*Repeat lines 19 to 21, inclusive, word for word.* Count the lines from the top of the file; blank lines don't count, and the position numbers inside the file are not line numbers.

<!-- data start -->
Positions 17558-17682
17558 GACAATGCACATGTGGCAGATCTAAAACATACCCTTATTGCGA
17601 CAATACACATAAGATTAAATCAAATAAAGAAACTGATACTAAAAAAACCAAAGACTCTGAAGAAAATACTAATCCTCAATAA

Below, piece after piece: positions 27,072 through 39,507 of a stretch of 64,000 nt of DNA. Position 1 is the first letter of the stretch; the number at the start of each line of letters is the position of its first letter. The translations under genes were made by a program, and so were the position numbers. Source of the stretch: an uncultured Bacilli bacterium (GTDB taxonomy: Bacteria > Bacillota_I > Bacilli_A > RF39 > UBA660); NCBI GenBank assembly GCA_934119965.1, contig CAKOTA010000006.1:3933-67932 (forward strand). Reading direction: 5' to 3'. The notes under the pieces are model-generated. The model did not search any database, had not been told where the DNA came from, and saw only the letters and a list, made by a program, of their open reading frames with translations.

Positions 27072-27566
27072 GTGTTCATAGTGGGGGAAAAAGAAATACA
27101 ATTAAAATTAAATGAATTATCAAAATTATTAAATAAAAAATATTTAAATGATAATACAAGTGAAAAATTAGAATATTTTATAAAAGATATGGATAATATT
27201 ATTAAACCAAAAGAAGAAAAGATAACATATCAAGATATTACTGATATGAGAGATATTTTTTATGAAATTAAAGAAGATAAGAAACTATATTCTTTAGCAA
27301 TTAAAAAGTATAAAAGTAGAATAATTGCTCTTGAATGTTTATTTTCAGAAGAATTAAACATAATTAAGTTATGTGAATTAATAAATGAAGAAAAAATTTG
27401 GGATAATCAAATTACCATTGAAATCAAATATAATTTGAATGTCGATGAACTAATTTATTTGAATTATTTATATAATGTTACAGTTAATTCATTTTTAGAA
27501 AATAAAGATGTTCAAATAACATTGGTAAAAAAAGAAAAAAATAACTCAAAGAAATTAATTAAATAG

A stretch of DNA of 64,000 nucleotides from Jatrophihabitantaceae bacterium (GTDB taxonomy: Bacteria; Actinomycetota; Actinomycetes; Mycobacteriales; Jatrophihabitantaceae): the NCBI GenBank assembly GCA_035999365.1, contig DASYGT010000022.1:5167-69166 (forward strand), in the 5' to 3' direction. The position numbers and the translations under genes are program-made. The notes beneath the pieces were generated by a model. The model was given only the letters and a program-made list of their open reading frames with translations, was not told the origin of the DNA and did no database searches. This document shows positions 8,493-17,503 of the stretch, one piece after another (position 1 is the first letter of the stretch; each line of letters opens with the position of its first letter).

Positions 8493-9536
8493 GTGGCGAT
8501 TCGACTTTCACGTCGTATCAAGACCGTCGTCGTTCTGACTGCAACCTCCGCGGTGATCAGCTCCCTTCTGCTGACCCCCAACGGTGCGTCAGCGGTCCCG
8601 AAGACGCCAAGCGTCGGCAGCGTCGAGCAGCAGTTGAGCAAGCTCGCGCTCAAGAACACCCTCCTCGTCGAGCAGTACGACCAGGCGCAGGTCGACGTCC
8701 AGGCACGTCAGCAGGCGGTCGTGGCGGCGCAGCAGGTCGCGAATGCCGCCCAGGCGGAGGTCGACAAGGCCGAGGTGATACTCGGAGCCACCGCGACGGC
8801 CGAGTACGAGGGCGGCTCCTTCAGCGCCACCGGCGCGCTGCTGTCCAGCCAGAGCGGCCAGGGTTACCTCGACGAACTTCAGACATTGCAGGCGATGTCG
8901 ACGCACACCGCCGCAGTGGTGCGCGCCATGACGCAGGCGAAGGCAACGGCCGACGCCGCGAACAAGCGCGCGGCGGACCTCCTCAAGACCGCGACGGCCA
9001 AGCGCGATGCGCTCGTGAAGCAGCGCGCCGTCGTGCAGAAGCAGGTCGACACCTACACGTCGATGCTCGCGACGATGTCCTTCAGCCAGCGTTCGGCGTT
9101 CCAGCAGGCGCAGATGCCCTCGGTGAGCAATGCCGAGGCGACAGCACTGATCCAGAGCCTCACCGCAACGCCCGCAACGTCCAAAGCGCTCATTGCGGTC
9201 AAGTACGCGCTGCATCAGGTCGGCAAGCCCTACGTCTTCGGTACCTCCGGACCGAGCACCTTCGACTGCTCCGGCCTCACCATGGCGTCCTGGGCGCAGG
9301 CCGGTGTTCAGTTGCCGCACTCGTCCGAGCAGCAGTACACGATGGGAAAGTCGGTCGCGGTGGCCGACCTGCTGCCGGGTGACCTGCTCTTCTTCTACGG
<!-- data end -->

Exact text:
8901 ACGCACACCGCCGCAGTGGTGCGCGCCATGACGCAGGCGAAGGCAACGGCCGACGCCGCGAACAAGCGCGCGGCGGACCTCCTCAAGACCGCGACGGCCA
9001 AGCGCGATGCGCTCGTGAAGCAGCGCGCCGTCGTGCAGAAGCAGGTCGACACCTACACGTCGATGCTCGCGACGATGTCCTTCAGCCAGCGTTCGGCGTT
9101 CCAGCAGGCGCAGATGCCCTCGGTGAGCAATGCCGAGGCGACAGCACTGATCCAGAGCCTCACCGCAACGCCCGCAACGTCCAAAGCGCTCATTGCGGTC